So when would you use a topic marker instead? The most common explanation for this is that you might translate the topic marker as "as for [noun]..." So it's used to establish contrast or to say you're talking about a new topic, even if that topic is not strictly a subject. 은 is added to words ending in consonants, and 는 to words ending in vowels.

    I highly recommend supplementing your Duolingo with different learning tools as their structure cannot sufficiently address this (and in fact the course is extremely problematic and broken, especially as you progress up the tree).

    Keep up your exposure to Korean and it will eventually start to click! It's not an overnight language concept to learn. Good luck.


    I think i must be i speak english little


    Why is one of the options "o"? That's not even a word.


    Shouldn't it be "I speak a little bit of Korean" not "I speak little Korean"? To me the answer doesn't make sense. How do you speak little Korean?


    "little" indicates the quantity. "I speak little korean" mean that I (or someone,thing, furry, idk) does not speak a LOT of korean, but knows a few words and phrases, but not the whole language's words, therefore "I speak [a] little korean"


    Is it okay if i switch "한국어를 " and "조금"? Would it be the same or is it incorrect.


    If you switched the order? It would be the same or at least understood as such.


    I love your profile photo.


    jeoneun hangukeoreul jogeum habnida


    You're everywhere lol haha i like it


    I speak a little bit Korean. why not correct??? 조금= a little little a little bit of


    "I speak a little bit Korean." is incorrect English.

    It needs to be "I speak a little bit of Korean." to be correct.


    Whats the difference of "한국어를" and "한국어로"??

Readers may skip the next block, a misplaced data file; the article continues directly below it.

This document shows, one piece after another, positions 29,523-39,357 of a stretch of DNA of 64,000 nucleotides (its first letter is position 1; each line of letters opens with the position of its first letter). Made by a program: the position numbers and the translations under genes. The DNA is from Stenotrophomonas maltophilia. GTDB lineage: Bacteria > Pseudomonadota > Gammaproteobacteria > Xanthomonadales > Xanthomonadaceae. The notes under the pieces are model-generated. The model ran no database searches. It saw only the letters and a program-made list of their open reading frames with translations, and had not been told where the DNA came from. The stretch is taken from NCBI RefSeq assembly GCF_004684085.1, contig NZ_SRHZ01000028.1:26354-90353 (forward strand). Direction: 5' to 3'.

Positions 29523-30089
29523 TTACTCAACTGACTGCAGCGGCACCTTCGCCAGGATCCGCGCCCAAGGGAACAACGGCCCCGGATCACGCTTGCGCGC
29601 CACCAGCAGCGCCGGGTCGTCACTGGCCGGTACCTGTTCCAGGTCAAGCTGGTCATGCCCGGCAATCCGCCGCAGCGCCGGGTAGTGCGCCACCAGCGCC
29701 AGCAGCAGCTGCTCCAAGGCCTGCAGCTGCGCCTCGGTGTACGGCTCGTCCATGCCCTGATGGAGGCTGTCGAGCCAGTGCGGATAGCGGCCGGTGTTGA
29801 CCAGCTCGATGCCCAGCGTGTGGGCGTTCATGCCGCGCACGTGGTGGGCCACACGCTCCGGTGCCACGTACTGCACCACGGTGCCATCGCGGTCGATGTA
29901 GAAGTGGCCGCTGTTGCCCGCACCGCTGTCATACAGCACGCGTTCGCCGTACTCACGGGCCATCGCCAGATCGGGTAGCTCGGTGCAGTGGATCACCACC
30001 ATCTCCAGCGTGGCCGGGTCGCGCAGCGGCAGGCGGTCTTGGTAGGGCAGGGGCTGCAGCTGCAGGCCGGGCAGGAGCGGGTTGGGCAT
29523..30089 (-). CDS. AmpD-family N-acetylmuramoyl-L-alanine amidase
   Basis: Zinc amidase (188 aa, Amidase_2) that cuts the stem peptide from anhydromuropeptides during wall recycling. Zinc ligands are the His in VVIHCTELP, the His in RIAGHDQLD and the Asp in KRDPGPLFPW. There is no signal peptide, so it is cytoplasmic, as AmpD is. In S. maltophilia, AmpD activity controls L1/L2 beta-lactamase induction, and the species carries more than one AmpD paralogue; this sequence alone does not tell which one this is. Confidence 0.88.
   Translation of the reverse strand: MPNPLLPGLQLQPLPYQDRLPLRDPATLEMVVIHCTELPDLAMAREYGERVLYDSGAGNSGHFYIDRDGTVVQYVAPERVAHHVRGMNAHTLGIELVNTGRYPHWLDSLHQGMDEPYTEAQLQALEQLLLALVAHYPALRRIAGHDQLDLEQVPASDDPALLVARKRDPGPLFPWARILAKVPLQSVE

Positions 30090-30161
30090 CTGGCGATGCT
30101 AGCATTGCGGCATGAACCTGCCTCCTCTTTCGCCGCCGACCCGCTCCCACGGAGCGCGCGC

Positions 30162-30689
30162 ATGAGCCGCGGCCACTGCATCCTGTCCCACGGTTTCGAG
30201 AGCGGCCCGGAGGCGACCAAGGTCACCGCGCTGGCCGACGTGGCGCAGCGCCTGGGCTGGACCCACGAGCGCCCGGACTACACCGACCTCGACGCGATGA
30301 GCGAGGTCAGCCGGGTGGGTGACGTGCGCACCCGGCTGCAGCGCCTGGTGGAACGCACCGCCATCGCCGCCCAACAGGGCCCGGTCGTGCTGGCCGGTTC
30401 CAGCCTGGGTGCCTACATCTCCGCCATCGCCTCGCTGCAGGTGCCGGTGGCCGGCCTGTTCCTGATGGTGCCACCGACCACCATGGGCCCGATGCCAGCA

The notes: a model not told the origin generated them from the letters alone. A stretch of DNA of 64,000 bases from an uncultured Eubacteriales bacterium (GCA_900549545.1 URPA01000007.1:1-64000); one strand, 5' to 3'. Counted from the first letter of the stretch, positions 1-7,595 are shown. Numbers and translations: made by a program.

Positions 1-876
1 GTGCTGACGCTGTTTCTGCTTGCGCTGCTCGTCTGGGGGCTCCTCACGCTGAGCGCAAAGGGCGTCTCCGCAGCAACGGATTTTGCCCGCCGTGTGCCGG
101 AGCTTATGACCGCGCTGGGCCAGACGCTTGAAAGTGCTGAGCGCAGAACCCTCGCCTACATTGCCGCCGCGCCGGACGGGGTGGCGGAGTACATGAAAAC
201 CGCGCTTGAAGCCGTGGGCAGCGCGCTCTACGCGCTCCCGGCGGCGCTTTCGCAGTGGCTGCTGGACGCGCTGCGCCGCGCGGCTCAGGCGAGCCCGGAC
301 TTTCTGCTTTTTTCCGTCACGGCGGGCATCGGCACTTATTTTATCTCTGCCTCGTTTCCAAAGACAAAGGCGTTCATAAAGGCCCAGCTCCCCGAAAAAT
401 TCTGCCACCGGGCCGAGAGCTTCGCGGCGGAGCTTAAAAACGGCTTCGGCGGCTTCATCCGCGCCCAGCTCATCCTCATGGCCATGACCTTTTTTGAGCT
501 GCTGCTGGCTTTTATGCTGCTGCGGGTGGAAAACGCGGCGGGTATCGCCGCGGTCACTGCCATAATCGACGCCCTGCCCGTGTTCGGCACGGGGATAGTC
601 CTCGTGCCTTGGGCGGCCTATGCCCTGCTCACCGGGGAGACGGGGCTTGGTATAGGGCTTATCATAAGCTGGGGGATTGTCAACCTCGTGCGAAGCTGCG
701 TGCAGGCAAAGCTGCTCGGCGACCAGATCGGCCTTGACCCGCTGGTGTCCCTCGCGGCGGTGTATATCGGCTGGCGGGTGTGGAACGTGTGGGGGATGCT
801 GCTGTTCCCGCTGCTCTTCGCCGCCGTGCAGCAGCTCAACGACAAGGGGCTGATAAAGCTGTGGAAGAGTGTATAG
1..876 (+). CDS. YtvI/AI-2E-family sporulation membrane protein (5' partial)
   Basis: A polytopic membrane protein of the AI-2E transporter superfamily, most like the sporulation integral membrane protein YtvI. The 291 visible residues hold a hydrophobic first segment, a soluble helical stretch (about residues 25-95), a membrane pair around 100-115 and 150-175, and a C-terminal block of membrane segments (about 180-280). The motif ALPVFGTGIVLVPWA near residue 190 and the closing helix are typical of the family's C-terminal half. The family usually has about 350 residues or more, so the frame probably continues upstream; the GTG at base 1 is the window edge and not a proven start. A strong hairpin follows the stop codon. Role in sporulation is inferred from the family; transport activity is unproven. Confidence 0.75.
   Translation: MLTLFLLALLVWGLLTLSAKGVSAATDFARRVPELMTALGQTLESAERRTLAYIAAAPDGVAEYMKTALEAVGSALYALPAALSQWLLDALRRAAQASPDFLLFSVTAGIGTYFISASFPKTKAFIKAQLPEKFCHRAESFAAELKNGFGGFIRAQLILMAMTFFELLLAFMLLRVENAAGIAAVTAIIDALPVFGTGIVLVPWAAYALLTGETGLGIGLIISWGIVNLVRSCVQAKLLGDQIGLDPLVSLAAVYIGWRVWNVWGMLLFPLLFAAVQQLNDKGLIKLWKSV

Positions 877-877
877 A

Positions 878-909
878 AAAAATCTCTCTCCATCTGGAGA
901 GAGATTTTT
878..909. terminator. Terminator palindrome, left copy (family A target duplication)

From https://www.duolingo.com/skill/ko/regular-verbs/tips-and-notes

    When talking about speaking a language, there are two options, ~를 하다 and ~로 말하다.

    The particle that you use depends on the verb:

    • 한국어를 하다 = "to speak Korean"

    • 한국어로 말하다 = "to speak in Korean"

    [deactivated user]

      I really want to remember how to say this.


      Does the sentence still make sense if I say:

      저는 한국어를 조금 말합니다?

      What about 이야기합니다? 대화합니다?


      1) With 말합니다, it's exactly the same. Perfectly fine. Although, in my opinion it would be more natural to have it be: 한국말을 조금 합니다. or 한국 조금 말합니다.

      2) Using 이야기합니다 makes less sense, as it's used for talking with people. 이야기 literally is "a story", so 이야가하다 is more for conversation.

      3) With 대화합니다, it doesn't really make sense. 대화하디 is "to converse". So, it would mean "I converse Korean a little bit." People would understand you, but know you meant to use 말합니다.


      Your sentence with 말하다 is misspelled and missing its particle:

      한국어로 조금 말합니다.

      Aside on 한국어 vs 한국말: Both mean "the Korean language", but 어 is Sino-Korean while 말 is Native Korean. As such, 한국어 sounds more formal than 한국말, which is more commonly heard in casual conversations. Also ~어 is used with other languages like English (영어).


      True. If I were being more formal, I would've written "한국으로 조금 말합니다".

      Although, in my experience, people drop that marker in sentences like that pretty regularly.


      I said : I speak a little bit korean, is this sentence wrong ?


      Yep : that's me !


      What does the 를 do?


      를 (and 을) are the object marker. They tell you that it's the object of the sentence.

      Although, in conversational Korean, people leave it off all the time.